Nick Madrigal’s shoulder separation adds to the White Sox early injury woes


MILWAUKEE, WISCONSIN – AUGUST 03: Nick Madrigal #1 of the Chicago White Sox waits in the on deck circle in the second inning against the Milwaukee Brewers at Miller Park on August 03, 2020 in Milwaukee, Wisconsin. (Photo by Dylan Buell/Getty Images)

CHICAGO – One thing that’s been a part of the White Sox rebuild since the winter of 2016 isn’t something Rick Hahn wanted to deal with. But it’s a big reason why he was insistent on building depth in the organization.

From his pitchers to his position players, a number of significant injuries have hurt the team’s prospects along the way. A few Tommy John surgeries are in that group along with other ailments that have cost some young players time.

Yet the White Sox rebuild never lost steam as a number of those important players are now at the major league level. But the injury bug has continued to bite the team even in this shortened 2020 season.

On Tuesday, it struck again, as Nick Madrigal separated his shoulder sliding into third base in the third inning of a win over the Brewers in Milwaukee. On top of that, Edwin Encarnacion left the game after a swing in the fourth inning left him with shoulder pain.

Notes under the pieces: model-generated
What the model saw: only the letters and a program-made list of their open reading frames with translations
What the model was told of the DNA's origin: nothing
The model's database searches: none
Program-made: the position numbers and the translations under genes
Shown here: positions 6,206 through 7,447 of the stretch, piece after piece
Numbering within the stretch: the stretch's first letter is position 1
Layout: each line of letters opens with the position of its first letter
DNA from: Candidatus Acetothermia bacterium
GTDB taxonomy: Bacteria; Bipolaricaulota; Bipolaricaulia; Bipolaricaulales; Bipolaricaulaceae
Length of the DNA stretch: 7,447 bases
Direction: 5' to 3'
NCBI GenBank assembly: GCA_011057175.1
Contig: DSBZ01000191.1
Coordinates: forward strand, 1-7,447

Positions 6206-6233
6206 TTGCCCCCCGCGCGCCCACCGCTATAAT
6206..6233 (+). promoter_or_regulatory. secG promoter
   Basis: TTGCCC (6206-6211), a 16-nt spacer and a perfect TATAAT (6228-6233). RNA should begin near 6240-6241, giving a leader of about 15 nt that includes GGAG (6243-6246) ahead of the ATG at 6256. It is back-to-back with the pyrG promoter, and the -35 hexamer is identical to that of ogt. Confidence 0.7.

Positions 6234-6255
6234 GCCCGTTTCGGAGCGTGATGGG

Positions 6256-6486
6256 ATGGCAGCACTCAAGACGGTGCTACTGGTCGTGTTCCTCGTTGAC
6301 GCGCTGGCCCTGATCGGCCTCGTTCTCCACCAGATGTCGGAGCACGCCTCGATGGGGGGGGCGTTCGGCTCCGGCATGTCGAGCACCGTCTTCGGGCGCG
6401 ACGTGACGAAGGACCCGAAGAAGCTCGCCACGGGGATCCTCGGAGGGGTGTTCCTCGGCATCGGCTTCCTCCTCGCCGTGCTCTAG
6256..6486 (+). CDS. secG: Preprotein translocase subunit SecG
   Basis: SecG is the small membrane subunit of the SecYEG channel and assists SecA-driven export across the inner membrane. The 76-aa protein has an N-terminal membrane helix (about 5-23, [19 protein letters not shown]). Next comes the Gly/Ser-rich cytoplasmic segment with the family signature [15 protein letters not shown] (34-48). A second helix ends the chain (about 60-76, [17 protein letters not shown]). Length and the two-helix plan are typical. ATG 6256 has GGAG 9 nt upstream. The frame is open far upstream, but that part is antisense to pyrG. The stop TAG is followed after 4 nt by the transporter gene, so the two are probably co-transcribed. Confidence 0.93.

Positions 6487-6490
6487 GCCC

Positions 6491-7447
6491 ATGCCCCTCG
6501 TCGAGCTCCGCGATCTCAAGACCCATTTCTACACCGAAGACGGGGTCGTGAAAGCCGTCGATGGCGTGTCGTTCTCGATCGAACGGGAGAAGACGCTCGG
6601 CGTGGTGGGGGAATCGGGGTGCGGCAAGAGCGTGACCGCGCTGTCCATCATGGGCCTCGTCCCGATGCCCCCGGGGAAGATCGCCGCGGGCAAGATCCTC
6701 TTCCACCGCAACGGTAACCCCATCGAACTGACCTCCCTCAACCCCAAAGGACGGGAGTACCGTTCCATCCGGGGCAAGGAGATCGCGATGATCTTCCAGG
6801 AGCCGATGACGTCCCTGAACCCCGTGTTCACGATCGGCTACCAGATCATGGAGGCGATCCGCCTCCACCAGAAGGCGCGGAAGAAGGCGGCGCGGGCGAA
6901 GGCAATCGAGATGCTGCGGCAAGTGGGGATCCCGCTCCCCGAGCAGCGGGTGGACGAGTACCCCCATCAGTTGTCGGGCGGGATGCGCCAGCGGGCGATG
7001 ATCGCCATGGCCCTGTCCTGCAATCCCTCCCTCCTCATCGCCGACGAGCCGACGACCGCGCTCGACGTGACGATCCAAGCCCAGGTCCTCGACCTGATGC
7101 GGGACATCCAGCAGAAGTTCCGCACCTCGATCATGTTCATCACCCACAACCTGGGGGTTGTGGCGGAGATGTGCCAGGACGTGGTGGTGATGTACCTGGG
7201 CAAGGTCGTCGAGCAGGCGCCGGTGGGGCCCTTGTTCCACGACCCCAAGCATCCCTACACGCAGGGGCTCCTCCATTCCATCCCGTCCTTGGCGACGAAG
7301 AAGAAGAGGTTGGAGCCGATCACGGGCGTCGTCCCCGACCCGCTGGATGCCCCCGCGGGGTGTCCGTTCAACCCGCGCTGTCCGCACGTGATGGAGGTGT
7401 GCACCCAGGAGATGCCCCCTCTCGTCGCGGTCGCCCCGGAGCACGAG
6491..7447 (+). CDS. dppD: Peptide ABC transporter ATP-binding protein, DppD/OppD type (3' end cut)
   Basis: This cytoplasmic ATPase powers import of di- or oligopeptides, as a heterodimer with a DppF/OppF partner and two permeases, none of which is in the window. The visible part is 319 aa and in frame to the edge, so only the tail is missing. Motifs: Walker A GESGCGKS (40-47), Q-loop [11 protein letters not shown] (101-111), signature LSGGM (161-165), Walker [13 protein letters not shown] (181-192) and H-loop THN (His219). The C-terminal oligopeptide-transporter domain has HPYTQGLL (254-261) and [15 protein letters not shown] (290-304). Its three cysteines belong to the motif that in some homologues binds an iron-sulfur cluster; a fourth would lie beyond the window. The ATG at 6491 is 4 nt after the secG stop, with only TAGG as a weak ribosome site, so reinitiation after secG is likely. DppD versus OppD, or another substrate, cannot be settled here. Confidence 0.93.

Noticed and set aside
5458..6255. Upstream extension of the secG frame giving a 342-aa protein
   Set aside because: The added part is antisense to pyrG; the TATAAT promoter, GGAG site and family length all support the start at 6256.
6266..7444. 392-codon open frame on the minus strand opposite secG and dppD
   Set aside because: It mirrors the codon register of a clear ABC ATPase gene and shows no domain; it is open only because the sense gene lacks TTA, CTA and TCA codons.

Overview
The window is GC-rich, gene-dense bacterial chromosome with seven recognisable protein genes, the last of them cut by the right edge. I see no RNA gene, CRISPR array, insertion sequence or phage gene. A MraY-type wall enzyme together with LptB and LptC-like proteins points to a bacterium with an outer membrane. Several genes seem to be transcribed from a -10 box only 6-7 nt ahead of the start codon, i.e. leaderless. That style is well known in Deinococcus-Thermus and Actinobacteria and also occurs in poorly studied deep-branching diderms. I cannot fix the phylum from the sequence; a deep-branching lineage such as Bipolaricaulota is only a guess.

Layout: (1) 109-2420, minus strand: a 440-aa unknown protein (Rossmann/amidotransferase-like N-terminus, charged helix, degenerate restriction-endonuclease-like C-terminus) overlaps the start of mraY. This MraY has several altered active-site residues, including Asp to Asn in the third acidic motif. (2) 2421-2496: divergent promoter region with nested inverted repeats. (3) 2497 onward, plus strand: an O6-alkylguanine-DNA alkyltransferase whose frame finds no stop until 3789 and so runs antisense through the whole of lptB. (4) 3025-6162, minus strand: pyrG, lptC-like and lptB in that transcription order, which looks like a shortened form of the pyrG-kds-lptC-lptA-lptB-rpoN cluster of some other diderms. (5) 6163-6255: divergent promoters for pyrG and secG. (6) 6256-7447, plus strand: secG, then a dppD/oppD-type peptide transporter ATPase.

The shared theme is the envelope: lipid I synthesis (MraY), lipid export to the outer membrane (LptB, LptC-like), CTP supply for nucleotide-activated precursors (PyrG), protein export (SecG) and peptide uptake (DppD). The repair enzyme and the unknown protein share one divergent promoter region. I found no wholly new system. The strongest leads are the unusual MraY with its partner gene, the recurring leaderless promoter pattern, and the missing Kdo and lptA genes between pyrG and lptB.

The good news for the latter, according to Hahn, is that the designated hitter’s ailment is SC joint soreness and is day-to-day. Madrigal’s is worse, as he’s heading to the IL with the hope that he may be able to return to the lineup by the end of August.

His injury is another one in a still young season for the White Sox. Nomar Mazara was out of the lineup for the first week of the season due to an undisclosed ailment, Reynaldo Lopez landed on there after just one start, Tim Anderson landed there with a groin strain, and on Monday Carlos Rodon joined the list with shoulder soreness.

Could the quick ramp-up to the season be a reason for this year’s injury woes? Hahn would say no, saying the organization took care in making sure not to overpush any player before this most unusual season.

“We’ve been very diligent in monitoring the use of these players and control the ramp-up of their activities,” said Hahn. “It’s a little bit of a countervailing balance when you talk about this being a sprint and not a marathon, talking about each game being worth 2.7 games and all that stuff. But you’re really got to balance the guy’s availability and what’s in their long-term interest.”

But once again in this rebuild, Hahn is dealing with his fair share of injuries as a promising 2020 season continues.


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